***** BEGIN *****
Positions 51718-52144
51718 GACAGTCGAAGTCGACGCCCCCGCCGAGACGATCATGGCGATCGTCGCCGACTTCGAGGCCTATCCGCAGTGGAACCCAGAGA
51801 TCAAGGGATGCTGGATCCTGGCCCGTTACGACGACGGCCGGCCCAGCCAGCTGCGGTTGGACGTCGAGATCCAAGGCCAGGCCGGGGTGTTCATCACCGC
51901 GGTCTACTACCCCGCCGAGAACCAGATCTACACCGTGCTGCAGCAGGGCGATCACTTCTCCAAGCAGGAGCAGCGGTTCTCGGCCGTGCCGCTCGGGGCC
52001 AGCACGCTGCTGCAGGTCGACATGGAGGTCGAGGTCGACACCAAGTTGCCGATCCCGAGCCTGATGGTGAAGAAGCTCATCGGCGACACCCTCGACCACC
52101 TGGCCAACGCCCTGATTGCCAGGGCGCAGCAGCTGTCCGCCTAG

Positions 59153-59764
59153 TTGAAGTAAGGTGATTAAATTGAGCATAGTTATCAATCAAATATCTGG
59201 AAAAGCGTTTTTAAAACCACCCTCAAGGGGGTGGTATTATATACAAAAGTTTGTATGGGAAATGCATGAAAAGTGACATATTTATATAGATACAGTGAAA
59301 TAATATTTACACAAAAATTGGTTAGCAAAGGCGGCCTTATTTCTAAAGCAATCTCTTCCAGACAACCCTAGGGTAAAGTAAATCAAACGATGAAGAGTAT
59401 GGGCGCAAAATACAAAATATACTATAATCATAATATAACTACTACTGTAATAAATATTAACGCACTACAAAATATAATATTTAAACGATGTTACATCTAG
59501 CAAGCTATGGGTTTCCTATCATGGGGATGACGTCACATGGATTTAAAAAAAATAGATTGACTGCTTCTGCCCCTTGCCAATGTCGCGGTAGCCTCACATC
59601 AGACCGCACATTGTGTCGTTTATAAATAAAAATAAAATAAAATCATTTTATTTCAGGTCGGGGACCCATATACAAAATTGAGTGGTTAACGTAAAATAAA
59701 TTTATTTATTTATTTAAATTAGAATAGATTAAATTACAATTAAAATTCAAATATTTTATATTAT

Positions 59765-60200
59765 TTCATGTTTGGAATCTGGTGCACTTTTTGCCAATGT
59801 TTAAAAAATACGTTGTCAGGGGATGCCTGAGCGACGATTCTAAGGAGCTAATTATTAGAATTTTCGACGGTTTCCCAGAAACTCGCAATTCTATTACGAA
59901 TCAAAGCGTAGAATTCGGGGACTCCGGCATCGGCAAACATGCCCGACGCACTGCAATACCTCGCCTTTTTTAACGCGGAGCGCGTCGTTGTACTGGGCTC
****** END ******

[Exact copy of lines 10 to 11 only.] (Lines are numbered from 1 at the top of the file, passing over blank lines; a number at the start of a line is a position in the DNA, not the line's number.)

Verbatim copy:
59301 TAATATTTACACAAAAATTGGTTAGCAAAGGCGGCCTTATTTCTAAAGCAATCTCTTCCAGACAACCCTAGGGTAAAGTAAATCAAACGATGAAGAGTAT
59401 GGGCGCAAAATACAAAATATACTATAATCATAATATAACTACTACTGTAATAAATATTAACGCACTACAAAATATAATATTTAAACGATGTTACATCTAG